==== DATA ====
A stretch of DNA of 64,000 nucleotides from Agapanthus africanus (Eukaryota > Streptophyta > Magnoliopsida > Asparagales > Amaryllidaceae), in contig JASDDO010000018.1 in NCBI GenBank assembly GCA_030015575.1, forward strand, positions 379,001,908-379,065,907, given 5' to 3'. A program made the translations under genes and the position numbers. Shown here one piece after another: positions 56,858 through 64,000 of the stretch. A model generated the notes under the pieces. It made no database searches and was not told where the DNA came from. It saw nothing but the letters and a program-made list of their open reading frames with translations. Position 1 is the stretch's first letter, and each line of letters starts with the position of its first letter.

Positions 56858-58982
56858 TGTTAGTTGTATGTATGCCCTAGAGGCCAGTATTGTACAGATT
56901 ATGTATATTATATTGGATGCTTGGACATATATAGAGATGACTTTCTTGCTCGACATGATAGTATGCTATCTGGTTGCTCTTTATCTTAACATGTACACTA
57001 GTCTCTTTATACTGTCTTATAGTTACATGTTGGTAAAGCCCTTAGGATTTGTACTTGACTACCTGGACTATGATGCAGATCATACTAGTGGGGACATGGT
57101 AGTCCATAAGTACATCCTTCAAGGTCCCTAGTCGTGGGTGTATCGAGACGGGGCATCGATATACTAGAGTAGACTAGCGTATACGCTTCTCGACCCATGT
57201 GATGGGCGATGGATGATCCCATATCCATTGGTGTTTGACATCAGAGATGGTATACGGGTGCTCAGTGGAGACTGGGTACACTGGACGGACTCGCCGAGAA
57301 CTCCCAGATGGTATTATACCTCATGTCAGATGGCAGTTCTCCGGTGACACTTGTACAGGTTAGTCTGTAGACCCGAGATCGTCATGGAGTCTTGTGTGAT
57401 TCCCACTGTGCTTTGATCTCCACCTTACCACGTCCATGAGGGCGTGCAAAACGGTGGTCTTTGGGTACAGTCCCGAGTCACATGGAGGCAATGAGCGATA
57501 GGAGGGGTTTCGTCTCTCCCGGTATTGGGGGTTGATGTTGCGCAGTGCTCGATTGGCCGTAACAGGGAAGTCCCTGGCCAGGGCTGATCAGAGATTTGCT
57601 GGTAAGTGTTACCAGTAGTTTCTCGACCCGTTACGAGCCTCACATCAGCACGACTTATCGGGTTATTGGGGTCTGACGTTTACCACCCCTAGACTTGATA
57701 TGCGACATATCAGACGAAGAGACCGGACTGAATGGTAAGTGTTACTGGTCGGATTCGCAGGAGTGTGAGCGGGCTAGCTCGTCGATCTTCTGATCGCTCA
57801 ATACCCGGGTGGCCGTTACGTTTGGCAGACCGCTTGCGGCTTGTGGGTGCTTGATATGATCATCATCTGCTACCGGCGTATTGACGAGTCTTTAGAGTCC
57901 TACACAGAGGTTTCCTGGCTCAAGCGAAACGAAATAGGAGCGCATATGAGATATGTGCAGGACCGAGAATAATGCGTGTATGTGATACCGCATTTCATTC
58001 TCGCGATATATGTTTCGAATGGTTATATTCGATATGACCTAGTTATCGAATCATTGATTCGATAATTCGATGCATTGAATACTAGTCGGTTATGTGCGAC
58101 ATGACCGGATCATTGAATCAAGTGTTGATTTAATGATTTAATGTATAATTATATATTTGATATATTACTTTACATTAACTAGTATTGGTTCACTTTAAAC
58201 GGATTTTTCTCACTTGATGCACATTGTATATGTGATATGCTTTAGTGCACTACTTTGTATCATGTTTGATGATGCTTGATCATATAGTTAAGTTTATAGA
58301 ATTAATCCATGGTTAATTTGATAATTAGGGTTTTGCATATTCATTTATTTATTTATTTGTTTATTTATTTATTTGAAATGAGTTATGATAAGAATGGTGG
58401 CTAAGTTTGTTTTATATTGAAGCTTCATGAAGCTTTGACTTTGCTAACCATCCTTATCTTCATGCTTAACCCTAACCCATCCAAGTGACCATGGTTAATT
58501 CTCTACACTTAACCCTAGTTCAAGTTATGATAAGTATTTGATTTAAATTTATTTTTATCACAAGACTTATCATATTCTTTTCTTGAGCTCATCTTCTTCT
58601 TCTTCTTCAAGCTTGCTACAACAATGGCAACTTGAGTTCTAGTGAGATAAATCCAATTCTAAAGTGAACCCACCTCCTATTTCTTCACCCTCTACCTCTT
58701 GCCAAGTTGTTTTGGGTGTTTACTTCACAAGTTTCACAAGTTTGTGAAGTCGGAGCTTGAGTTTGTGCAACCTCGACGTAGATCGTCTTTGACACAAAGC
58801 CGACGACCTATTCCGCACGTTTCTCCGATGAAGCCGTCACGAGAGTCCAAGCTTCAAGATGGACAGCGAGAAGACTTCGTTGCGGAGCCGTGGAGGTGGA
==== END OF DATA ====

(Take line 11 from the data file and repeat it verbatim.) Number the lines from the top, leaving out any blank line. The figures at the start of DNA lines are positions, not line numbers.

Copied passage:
57601 GGTAAGTGTTACCAGTAGTTTCTCGACCCGTTACGAGCCTCACATCAGCACGACTTATCGGGTTATTGGGGTCTGACGTTTACCACCCCTAGACTTGATA